The relationship of histological tumor regression grade (TRG) and two different time intervals to surgery following radiation therapy for locally advanced rectal cancer
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The objective of this study was to assess the effect of two different time intervals between radiation therapy and surgery for rectal cancer on the histological tumor regression grade (TRG) in the resected specimen.
Between 1995 and 2000, patients undergoing preoperative radiation therapy and TME for locally advanced (T3N0 and T3N1) mid and low rectal tumors treated in the VU University Medical Center or the Zaans Medical Center were entered into this study. All patients received identical radiation treatment (5 × 5 Gy) in the VU University medical center and were subsequently operated on within 2 weeks in the Zaans Medical Center (SI group) and after 6–8 weeks in the VU University Medical Center (LI group). All available histological material was reevaluated for TRG and correlated to survival.
Sixty-seven patients were included in the present study, 28 in the LI group and 39 in the SI group. Patient gender was comparable for both groups with 21 (75%) male patients in the LI group versus 26 (67%) male patients in the SI group (p = 0.46). A T3N0 preoperative tumor stage was found in 21 (75%) patients in the LI group and in 33 (85%) patients in the SI group (p = 0.36). All tumors were histologically proven adenocarcinoma. Patients in the SI group were significantly older (67 vs. 58 years). In the LI group, a significantly more pronounced histological tumor regression was found. A complete response (TRG1), combined with a near complete histological response (TRG 2), were present in 12 patients in the LI group and in four patients in the SI group (p = 0.002). Radicality of resection was comparable for both groups. With a follow-up of over 60 months, there were no statistically significant differences between the SI and LI groups regarding local control, overall, or disease-free survival.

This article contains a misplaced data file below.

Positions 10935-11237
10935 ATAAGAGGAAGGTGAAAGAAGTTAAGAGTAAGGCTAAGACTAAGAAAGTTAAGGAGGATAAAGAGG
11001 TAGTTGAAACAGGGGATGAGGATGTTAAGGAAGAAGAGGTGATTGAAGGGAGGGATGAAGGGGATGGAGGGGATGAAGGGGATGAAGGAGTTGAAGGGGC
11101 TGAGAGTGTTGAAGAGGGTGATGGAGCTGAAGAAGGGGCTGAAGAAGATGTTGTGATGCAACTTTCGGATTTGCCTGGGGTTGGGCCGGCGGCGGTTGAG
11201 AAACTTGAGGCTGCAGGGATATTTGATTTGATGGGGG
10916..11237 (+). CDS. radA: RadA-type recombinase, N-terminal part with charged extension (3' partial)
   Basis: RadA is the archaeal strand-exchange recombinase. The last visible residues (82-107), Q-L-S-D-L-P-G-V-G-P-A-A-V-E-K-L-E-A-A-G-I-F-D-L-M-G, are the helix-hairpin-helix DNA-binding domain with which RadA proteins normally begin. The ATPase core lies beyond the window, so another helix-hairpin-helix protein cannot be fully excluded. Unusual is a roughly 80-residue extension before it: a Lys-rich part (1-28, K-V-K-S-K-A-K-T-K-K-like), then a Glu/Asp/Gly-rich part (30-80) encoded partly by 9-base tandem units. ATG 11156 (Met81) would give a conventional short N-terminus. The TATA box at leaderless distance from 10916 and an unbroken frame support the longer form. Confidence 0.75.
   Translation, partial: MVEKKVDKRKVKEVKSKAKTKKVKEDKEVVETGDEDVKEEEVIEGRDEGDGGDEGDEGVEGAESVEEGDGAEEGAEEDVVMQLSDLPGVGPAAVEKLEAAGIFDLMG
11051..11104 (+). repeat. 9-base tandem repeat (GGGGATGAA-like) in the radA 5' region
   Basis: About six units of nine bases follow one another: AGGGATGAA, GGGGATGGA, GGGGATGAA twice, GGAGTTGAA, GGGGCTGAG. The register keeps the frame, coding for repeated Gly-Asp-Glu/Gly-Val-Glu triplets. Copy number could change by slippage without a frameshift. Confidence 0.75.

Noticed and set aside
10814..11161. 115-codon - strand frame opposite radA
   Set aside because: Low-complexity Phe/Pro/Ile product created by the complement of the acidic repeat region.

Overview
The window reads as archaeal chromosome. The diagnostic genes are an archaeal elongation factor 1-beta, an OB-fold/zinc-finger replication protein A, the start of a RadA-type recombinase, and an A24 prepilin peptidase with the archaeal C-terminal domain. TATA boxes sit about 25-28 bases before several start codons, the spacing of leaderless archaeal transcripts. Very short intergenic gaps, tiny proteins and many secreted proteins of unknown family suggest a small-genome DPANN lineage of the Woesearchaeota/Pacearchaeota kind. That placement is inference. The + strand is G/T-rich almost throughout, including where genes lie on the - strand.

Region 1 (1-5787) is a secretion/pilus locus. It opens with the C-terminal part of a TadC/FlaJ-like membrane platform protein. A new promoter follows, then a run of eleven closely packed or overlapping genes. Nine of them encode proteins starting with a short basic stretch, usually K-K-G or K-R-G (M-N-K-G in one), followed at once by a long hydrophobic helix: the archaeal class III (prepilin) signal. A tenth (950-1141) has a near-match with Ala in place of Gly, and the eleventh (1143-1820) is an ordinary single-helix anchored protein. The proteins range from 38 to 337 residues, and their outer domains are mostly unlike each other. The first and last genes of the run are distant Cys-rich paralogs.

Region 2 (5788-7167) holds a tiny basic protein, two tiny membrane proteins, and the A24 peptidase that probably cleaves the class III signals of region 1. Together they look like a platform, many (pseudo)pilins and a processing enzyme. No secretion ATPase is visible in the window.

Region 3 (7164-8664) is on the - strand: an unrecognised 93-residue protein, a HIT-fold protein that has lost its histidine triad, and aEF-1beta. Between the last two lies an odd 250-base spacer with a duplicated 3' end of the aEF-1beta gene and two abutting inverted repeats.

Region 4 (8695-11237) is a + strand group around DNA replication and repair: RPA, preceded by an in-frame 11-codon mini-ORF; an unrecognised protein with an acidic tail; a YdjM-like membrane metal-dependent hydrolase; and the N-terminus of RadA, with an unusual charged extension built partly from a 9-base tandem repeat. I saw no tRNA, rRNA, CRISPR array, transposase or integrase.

Although histological tumor regression is significantly more pronounced following a long interval between radiation therapy and surgery, in the present study, this is not reflected in a better radical resection rate, local control or better overall and disease-free survival.
KeywordsRadiation therapy Interval Rectal cancer Total mesorectal excision Cancer
Conflict of interest statement
The authors of this manuscript state to have no financial or personal relationship with other people or organizations that could have inappropriately influenced our work. This study was not supported financially by the pharmaceutical industry. All therapy components were refunded by the patients’ individual health insurance agencies.
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